Saturday 27 August 2016

'I don't buy all that bulls**t' about Richard Branson - IAG airline boss Willie Walsh

John Mulgrew

Published 10/02/2016 | 02:30

International Airlines Group (IAG) chief executive Willie Walsh. Photo: PA
International Airlines Group (IAG) chief executive Willie Walsh. Photo: PA

BRITISH Airways boss Willie Walsh has hit out at airline rivals, saying he doesn't admire Virgin boss Richard Branson and admits that the competition with rivals Ryanair is "brutal".

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But while he has little time for Branson, he does admire fellow Irishman Michael O'Leary.

The 54-year-old Dublin-born IAG boss, and former long-serving pilot, was speaking after a talk at the Ulster University's Business School yesterday.

Mr Walsh wasn't shy about his strong dislike of fellow airline boss Branson, whom he said he had "no admiration" for.

"I don't buy all the bulls**t about him," he said.

In 2012, Mr Walsh wagered a "knee in the groin" in a bet with Sir Richard over the future of his Virgin brand.

But he does admire staunch rival Michael O'Leary, despite the competition with Ryanair.

Asked about fresh competition from rival Ryanair, which is now back in Belfast, he said "there's always concern when you are competing with Ryanair".

"But we compete with them a lot... we are well used to it," he added.

"There's never friendly competition with Ryanair, it's brutal."

When questioned about the controversial issue of building a third runway at London's Heathrow Airport, Mr Walsh said he's only backing a new runway "if the price is right".

He also reiterated calls to scrap the British government's "ridiculous" air passenger duty (APD), a tax levied on flights in the UK. "Just scrap it. I'm not one of these people who says reduce it. It distorts competition."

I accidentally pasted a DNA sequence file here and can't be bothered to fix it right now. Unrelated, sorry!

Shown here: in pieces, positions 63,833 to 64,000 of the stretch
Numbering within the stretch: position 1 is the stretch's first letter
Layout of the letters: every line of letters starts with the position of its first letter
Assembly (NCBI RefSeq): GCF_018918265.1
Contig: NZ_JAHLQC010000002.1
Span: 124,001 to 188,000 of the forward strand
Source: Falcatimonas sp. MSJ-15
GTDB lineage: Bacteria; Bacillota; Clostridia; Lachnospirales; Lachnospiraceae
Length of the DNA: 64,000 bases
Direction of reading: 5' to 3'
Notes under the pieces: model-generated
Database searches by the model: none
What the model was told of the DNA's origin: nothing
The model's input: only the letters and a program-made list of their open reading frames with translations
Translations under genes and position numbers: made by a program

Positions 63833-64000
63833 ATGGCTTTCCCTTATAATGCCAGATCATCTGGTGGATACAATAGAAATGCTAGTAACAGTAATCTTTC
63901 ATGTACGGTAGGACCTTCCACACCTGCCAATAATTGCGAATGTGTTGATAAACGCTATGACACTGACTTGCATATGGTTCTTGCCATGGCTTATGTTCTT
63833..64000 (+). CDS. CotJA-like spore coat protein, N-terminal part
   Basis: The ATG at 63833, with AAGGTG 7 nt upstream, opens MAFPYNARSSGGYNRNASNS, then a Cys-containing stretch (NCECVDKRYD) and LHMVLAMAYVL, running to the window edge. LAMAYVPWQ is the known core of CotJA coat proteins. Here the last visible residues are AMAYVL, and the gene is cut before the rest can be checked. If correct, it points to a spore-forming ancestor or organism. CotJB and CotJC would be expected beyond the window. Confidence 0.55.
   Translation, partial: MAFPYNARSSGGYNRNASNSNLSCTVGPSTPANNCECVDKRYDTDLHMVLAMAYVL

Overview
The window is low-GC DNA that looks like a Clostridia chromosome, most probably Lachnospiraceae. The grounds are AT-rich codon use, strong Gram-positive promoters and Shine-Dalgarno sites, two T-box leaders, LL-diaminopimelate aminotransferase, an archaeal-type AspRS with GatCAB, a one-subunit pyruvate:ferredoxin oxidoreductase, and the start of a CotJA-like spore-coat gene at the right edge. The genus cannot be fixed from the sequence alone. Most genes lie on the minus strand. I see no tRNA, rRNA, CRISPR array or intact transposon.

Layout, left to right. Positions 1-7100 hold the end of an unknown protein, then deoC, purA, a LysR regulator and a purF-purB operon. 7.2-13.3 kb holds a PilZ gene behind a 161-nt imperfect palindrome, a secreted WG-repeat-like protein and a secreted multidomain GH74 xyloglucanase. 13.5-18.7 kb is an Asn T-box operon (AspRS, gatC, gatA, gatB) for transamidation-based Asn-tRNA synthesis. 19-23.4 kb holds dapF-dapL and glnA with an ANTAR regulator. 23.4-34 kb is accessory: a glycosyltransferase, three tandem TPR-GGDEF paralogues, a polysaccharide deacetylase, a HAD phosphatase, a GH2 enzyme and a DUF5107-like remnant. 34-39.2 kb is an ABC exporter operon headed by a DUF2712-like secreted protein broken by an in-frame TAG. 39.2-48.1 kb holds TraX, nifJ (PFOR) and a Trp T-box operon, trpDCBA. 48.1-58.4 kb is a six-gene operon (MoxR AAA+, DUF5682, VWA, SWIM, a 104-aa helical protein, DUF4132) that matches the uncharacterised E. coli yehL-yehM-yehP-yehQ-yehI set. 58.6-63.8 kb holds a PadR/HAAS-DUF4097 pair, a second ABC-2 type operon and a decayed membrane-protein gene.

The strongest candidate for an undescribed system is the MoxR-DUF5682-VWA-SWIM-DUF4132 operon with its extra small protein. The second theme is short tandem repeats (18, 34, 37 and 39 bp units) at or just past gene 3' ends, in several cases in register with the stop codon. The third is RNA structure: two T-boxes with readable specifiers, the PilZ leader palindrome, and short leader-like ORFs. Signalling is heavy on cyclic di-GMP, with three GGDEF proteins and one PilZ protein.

Mr Walsh also said he will "definitely" consider buying the long-delayed CSeries jets made by Bombardier, which has a presence in Belfast. And the chief of BA's parent group IAG, said he could bring more routes to Northern Ireland, and potentially new brands, such as Spain's flag carrier Iberia.

"We are particularly interested that the government is talking about a route incentive scheme. If an airline can get some financial incentive to operate a new route, it makes it easier.

"It's probably going to come with Iberia Express... it could be an option."

And asked whether Bombardier's new CSeries jets could be on the table for his multi-billion euro IAG, he said: "We will definitely look at it. And we have looked at it.

"We gave it serious consideration a couple of years ago - what went against it was its time of entry into service.

"The CS300, which is the aircraft we would have looked at, was coming on stream too late.

"I've seen the aircraft, and I've flown the simulator personally. The CS100 could be an option for us at London City Airport."

And speaking about Vueling, which pulled out of Belfast City Airport after less than a year, he said: "The model that Vueling has, they try a market, if the route doesn't work, they try somewhere else. It doesn't mean they don't come back."

He said IAG was "always looking at opportunities".

"We are not afraid if there is the right opportunity there."

The former Aer Lingus and British Airways chief executive also described Belfast as a "transformed" city. He spent 18 years a pilot with Aer Lingus, before joining the management ranks, and becoming chief in 2002, and later going on to head British Airways.

Irish Independent

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